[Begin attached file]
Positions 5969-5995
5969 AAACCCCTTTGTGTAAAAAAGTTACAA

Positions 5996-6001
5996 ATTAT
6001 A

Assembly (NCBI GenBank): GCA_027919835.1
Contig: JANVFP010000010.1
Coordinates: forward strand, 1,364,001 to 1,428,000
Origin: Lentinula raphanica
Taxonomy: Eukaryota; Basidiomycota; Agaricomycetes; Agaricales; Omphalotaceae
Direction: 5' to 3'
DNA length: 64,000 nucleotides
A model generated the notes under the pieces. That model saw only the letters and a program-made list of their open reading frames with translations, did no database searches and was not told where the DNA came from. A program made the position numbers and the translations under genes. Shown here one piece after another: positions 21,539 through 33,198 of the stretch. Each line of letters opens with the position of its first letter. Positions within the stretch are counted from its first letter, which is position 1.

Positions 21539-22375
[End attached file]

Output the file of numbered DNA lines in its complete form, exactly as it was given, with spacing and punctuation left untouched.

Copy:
Positions 5969-5995
5969 AAACCCCTTTGTGTAAAAAAGTTACAA

Positions 5996-6001
5996 ATTAT
6001 A

Assembly (NCBI GenBank): GCA_027919835.1
Contig: JANVFP010000010.1
Coordinates: forward strand, 1,364,001 to 1,428,000
Origin: Lentinula raphanica
Taxonomy: Eukaryota; Basidiomycota; Agaricomycetes; Agaricales; Omphalotaceae
Direction: 5' to 3'
DNA length: 64,000 nucleotides
A model generated the notes under the pieces. That model saw only the letters and a program-made list of their open reading frames with translations, did no database searches and was not told where the DNA came from. A program made the position numbers and the translations under genes. Shown here one piece after another: positions 21,539 through 33,198 of the stretch. Each line of letters opens with the position of its first letter. Positions within the stretch are counted from its first letter, which is position 1.

Positions 21539-22375